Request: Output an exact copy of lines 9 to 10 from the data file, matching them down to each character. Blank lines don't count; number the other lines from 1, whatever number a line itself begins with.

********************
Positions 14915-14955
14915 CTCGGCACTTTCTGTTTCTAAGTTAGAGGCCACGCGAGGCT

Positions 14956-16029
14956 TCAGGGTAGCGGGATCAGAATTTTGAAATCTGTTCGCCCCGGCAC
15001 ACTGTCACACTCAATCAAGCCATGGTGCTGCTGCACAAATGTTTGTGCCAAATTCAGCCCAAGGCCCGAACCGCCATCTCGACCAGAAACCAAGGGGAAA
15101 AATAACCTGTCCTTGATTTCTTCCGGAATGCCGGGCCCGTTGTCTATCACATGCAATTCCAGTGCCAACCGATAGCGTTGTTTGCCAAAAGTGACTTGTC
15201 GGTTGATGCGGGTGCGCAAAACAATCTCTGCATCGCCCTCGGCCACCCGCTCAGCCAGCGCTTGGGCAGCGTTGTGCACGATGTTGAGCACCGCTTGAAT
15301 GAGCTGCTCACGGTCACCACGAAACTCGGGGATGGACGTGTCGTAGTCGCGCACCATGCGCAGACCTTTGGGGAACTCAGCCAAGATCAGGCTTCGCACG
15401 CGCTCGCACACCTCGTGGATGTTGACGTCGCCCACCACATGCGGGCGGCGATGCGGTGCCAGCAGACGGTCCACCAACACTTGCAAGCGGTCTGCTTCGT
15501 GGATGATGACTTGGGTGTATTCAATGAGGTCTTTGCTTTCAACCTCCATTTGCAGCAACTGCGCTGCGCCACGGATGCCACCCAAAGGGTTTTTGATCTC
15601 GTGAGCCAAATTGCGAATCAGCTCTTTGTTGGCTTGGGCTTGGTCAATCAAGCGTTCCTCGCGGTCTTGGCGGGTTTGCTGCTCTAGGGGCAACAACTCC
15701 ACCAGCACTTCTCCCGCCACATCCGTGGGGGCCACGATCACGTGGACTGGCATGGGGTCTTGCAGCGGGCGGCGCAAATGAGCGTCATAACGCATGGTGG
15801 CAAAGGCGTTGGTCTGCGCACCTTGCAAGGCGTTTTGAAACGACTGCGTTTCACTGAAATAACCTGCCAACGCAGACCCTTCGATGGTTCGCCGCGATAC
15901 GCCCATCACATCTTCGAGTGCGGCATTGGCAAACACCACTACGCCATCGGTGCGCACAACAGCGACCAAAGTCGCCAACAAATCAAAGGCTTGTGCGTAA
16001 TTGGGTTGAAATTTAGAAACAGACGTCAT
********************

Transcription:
15401 CGCTCGCACACCTCGTGGATGTTGACGTCGCCCACCACATGCGGGCGGCGATGCGGTGCCAGCAGACGGTCCACCAACACTTGCAAGCGGTCTGCTTCGT
15501 GGATGATGACTTGGGTGTATTCAATGAGGTCTTTGCTTTCAACCTCCATTTGCAGCAACTGCGCTGCGCCACGGATGCCACCCAAAGGGTTTTTGATCTC